Environmental conditions

San Joaquin Valley, CA
United States

University of California, Irvine School of Law's Center for Land, Environment, and Natural Resources
Social media handle(s)
@CAPestReform (Facebook,Twitter)

Investigated the disproportionate impacts of pesticide exposure in agricultural communities by building the capacity of local organizations in the San Joaquin Valley to advocate for policy change.

Farmworkers in California—the vast majority of whom are Latinx, Spanish-speaking, and immigrants—face disproportionate harm from exposure to pesticides. Agricultural communities have suffered from a lack of occupational protections and a system that focuses on preventing harm to consumers rather than harm to workers. Despite recent state-level policies to advance environmental justice, existing laws are difficult to enforce; state agencies lack the ability to comply with civil rights laws; public data are underutilized; and state agencies have not involved agricultural communities in the development of policies to advance equity.

Californians for Pesticide Reform (CPR) has worked with community-based organizations in the San Joaquin Valley for more than 25 years on issues related to environmental justice, and through this project sought to build their partners’ capacity to use data to advocate for policies that will reduce pesticide exposure in their communities. CPR partnered with the University of California, Irvine School of Law’s Center for Land, Environment, and Natural Resources (CLEANR) to conduct legal research, interviews, and focus groups to better understand how state civil rights law, civil rights compliance metrics, and changes to state environmental review and other laws can be used to pursue policies and changes that will reduce pesticide exposure.

The CLEANR project team of faculty and research staff carried out legal research, which included investigating elements of legal theories that can be used to make claims under state civil rights law to reduce pesticide exposure. Next, they conducted 20 key informant interviews with people who have been impacted by pesticide exposure, leading scientists, and grassroots organizers and advocates. Four focus groups were also conducted in Spanish within agricultural communities in the Central Valley to gain a deeper understanding of how pesticide exposure has caused harm to people in rural California communities.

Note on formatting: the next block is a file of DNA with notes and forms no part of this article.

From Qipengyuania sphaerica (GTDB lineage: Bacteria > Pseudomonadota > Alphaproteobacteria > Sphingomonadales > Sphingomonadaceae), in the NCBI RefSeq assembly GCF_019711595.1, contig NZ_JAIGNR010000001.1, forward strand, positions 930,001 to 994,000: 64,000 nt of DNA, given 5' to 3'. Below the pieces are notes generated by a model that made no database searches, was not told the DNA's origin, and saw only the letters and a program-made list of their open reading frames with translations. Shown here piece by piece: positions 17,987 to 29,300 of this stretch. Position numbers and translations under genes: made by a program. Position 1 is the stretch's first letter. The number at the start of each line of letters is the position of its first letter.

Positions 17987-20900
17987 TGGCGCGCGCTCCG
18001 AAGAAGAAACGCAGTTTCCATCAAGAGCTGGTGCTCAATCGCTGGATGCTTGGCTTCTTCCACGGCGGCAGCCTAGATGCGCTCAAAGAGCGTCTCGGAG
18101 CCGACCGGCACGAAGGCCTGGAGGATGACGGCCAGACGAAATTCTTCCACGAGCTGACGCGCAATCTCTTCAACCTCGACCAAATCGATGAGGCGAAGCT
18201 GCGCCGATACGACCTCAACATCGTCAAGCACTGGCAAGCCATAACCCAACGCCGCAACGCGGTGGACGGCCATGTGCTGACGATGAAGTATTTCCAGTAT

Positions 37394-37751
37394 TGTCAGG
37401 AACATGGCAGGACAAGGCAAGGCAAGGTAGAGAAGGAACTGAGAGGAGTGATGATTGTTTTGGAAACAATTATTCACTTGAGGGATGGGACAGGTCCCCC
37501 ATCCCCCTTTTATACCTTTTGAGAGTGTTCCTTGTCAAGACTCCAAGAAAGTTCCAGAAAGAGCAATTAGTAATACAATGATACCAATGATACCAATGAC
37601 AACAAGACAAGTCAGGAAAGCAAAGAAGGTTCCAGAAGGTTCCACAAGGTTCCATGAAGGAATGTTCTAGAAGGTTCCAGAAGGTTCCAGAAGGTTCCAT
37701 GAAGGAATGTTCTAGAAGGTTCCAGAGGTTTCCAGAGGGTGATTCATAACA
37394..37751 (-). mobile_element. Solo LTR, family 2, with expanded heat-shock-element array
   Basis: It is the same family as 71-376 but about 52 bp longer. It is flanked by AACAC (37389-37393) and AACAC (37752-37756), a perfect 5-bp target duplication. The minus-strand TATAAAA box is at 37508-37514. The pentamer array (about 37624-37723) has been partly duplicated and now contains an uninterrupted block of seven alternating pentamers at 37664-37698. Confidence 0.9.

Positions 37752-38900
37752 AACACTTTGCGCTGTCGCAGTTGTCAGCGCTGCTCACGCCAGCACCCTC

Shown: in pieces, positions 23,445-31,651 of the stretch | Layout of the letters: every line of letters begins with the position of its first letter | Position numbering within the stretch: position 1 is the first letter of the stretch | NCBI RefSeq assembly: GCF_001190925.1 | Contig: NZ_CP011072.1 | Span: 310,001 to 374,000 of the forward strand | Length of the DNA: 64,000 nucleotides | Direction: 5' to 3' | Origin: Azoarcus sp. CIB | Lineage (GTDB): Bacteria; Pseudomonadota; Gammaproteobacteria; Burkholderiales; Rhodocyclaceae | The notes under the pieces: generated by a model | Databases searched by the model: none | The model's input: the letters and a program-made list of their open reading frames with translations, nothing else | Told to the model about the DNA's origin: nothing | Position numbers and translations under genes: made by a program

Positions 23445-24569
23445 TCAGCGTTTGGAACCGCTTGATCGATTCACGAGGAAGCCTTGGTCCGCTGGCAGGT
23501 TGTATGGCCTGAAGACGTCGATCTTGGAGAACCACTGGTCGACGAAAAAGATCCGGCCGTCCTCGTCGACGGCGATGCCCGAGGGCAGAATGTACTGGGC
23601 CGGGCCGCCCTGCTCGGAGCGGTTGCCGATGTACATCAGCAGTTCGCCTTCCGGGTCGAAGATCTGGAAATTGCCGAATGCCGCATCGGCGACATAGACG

CPR and CLEANR are collaborating to analyze their findings and to identify promising legal theories to make claims under state civil rights laws, advocate for new civil rights compliance metrics for pesticide regulatory programs, and promote changes to existing rules to improve regulatory enforcement.

Through this project, CPR and its network of partners are identifying new strategies and advocacy goals that will support their organizing efforts to reduce pesticide exposure. CPR and CLEANR will present findings and ideas for action at a public People’s Tribunal with the goal to galvanize community support and to advocate for state agencies to take action. Key audiences for the People’s Tribunal include California’s Department of Pesticide Regulation and other state agencies, local agricultural and public health officials, and community organizations in the southern San Joaquin Valley.

Another outcome of this project is that the CLEANR team leveraged what they learned from this project to create a Community Environmental Research Accelerator program, a new permanent fixture at the University of California, Irvine. Modeled on their partnership with CPR, the new accelerator program will select one underfunded environmental justice topic to work on each year, engage key stakeholders in research and problem-solving, and engage funders about their roles in supporting environmental justice projects.